Managed services and cloud solutions are gaining traction in capital markets, not only because they reduce costs, but also because they offer opportunities to test innovative ideas without the need for capital expenditure.
Moderating a panel discussion at last week’s A-Team Group Intelligent Trading Summit, Peter Farley, director at A-Team Group, asked the panellists to detail the benefits of managed services. Adam Hawley, director of managed services at Caplin Systems, responded: “Business agility and lower cost are key benefits, but managed services also allow some players just to get into the market. We also see end users getting better service as they invest in managed services for a better experience.”
William Fenick, strategy and marketing director, financial services, at Interxion, agreed that cost is a driver for moving to managed services, and added: “Equally important is the ability to jump into innovation. Users can test innovative ideas in a managed services environment without encroaching on capital management.”
Moving on to the perception of managed services as uniform solutions with little leeway for user differentiation, James Blackburn, global head of equities product marketing at Fidessa, explained: “Cost savings and lower total cost of ownership are compelling reasons to use managed services, but they are not enough. Differentiation is important. Customers need solutions that allow them to deploy their own IP within rich functional services. They benefit from a large number of users driving the platform forward for all, but also their own IP as a differentiator.”
If these are some of the benefits of managed services, Farley asked how potential users can sell them internally. Fenick said: “People are sceptical about managed services, but the proof is in the pudding and that is evolving.” Hawley added: “Most important is the reputation of an available service and proving that we can meet service level agreements.” Blackburn answered similarly, saying: “A provider needs to prove it can offer a reliable and scalable service that is better than those built in house. Reflecting fears of data leakages, providers are also increasing their security teams and their focus on customer data security, although responsibility still lies with the customer if anything goes wrong.”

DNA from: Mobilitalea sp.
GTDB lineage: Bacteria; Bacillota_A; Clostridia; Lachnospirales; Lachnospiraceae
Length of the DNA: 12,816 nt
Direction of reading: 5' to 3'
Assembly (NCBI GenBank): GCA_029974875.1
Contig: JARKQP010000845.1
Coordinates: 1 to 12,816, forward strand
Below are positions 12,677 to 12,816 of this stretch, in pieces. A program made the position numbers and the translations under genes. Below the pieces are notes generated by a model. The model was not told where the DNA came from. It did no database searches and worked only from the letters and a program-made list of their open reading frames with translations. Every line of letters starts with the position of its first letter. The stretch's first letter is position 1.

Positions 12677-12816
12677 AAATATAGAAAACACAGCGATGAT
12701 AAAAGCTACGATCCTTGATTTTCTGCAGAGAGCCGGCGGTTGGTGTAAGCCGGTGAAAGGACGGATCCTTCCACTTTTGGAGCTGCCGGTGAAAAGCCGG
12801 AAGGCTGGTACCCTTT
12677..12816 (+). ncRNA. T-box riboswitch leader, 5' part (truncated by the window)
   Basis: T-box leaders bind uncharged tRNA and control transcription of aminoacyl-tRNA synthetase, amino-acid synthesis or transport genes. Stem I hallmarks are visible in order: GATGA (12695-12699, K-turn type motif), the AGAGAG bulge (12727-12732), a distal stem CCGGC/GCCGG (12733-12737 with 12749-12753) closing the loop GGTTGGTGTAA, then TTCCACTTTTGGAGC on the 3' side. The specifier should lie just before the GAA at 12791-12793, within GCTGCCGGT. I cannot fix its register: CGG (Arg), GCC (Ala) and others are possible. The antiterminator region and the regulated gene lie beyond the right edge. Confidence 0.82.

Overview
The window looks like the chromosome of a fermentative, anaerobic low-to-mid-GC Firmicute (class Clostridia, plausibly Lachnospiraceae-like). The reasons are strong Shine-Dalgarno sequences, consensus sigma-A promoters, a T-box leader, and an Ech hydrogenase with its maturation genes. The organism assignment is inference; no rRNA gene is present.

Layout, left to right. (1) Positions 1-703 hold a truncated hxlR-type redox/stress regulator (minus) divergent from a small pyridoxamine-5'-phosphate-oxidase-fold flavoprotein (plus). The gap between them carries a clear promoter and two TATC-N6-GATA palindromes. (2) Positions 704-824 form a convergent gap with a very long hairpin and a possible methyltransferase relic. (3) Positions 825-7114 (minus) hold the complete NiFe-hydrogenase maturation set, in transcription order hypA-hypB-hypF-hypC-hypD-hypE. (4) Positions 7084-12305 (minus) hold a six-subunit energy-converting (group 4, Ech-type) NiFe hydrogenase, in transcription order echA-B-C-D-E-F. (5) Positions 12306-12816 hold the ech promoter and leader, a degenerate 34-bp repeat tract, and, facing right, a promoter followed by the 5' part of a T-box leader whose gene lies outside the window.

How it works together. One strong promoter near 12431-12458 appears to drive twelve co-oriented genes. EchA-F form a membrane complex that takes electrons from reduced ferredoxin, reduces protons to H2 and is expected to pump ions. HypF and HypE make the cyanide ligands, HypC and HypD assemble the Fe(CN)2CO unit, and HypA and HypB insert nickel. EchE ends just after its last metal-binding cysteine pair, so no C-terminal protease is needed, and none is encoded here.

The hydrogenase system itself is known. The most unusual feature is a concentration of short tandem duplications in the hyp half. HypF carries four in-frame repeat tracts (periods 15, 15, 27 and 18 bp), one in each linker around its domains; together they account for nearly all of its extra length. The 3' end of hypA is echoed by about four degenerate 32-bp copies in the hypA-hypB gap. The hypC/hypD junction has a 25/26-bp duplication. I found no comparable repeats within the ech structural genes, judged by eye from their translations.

Turning to the potential of cloud services, the panel agreed that, at least for the moment, financial services firms remain nervous about the data security issues of public and hybrid clouds, but are taking up private cloud options. Fenick said: “Firms move into the cloud as they run out of capacity in house, it is also great for Big Data storage. I see cloud services and financial services walking hand in hand.” Reviewing markets that are already established in the cloud, Hawley commented: “Retail is already in the cloud and as barriers to entry are coming down for trading it is time institutional and corporate firms moved in.”
Acknowledging that one size hosted solutions do not fit all and that firms have different views on which applications and data can be hosted and which should remain in house, Blackburn concluded: “Managed services are here to stay and many firms will use them once they are proven as a sustainable business model.”